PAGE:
I have vivid memories of opening shop, listening to calm beats, dialing in the espresso, and watching the sunrise as the city came alive and the morning regulars began to stroll in. Coffee Talk captures that same feeling. It's comforting and sad the way nostalgia tends to be. Also, Coffee Talk is just a peaceful change of pace until Doom Eternal comes out. | Twitter: @KURT_INDOVINA


Final Fantasy Tactics -- Phil Hornshaw, Editor
I'm continuing my kick of playing PlayStation games on my PS Vita, and since I just finished Vagrant Story, I decided to head back to Ivalice to take on Final Fantasy Tactics, a game I'd never finished in my youth. It has big Vagrant Story energy: Very little is explained about how to play the game, and I'm spending a lot of time wandering menus, trying to learn out how things work and what does what. I figured out which button shows tooltips, so I at least now know what an ability is supposed to do before I commit one of my characters to learning it.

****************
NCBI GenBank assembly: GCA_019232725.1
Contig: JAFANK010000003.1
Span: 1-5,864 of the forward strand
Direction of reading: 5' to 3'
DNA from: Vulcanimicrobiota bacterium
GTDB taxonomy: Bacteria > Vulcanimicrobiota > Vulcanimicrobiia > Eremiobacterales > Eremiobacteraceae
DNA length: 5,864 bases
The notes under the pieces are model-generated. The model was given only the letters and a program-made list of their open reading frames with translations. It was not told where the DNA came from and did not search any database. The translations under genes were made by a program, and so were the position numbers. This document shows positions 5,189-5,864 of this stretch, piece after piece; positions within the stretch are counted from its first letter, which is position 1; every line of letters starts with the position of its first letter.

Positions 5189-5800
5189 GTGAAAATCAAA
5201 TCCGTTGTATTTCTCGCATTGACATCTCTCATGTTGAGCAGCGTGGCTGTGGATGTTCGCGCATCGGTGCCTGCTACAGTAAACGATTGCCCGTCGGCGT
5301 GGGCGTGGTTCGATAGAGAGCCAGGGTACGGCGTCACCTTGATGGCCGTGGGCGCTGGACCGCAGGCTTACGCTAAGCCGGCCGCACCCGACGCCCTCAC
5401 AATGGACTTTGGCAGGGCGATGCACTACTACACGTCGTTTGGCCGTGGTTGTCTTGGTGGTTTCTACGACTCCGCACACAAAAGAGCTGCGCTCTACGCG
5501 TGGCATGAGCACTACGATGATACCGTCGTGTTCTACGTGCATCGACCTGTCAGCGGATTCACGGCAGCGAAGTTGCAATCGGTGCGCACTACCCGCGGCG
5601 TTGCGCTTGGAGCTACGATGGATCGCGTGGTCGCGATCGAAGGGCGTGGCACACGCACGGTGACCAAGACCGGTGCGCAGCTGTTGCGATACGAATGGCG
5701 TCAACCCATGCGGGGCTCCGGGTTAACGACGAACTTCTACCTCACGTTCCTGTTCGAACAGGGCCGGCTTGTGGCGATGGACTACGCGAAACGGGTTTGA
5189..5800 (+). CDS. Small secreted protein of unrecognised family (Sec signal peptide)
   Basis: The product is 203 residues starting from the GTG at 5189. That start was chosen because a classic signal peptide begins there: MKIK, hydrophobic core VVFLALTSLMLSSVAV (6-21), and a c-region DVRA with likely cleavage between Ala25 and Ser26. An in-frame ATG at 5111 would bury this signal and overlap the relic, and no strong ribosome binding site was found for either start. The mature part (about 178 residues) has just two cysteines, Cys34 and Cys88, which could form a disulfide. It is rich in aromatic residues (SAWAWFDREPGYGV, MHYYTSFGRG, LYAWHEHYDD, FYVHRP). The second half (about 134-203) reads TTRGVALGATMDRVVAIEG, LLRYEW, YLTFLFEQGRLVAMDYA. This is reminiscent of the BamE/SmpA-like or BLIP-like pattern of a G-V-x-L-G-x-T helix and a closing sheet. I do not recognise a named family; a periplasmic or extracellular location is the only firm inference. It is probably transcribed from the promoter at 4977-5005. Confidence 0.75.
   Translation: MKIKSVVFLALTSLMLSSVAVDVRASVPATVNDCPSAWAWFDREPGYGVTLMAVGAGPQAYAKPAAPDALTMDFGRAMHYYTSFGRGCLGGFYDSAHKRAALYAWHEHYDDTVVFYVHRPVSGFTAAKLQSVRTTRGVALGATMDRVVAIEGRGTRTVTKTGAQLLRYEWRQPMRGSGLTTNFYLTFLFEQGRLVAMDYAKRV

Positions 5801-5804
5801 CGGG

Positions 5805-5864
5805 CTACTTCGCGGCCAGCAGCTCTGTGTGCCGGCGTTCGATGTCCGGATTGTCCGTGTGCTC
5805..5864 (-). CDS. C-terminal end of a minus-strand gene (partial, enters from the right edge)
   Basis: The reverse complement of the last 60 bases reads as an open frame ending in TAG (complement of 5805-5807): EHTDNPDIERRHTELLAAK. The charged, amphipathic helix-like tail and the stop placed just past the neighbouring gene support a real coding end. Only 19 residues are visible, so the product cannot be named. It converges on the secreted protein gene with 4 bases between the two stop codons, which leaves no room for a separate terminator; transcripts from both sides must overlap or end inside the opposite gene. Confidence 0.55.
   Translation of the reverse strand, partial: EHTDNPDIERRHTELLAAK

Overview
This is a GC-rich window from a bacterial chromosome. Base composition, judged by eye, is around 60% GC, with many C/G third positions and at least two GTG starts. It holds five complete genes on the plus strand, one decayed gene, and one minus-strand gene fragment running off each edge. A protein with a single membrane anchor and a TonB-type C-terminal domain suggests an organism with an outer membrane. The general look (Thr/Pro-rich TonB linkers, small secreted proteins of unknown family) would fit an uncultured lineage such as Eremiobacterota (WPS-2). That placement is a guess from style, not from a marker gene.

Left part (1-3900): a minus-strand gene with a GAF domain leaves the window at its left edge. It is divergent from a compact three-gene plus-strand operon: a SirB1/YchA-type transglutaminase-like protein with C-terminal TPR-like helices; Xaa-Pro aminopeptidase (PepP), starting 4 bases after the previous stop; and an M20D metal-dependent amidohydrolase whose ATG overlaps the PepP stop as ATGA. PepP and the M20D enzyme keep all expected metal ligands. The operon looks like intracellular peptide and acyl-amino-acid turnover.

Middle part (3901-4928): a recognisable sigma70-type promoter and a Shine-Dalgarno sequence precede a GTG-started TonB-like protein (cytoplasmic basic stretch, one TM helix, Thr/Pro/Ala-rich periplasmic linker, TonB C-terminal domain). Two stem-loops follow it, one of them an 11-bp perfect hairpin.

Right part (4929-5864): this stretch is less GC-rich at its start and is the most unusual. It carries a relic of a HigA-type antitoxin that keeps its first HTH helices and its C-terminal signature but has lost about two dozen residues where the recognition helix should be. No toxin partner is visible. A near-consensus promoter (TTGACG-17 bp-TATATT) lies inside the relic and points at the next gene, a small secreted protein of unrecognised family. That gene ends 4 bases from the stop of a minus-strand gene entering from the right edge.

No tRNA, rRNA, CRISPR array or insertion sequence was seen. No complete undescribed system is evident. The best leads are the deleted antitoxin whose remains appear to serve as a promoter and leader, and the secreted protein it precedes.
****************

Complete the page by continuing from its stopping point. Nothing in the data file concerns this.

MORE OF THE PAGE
Frustrating as it can be--and Tactics is definitely frustrating, especially during those missions where you have to protect an AI character who decides to sprint into a crowd of enemies and die before the end of the first turn--I'm enjoying delving into the game's story. I've never gotten far enough into Tactics to glean what it was all about, so playing it now is revealing an overlooked gem of game writing, and I love the game's presentation as a depiction of the past that's possibly been misremembered by history. Plus, Ivalice, as presented in Tactics, is just as political and dastardly as it is in Vagrant Story, but it's also not nearly so dark and foreboding.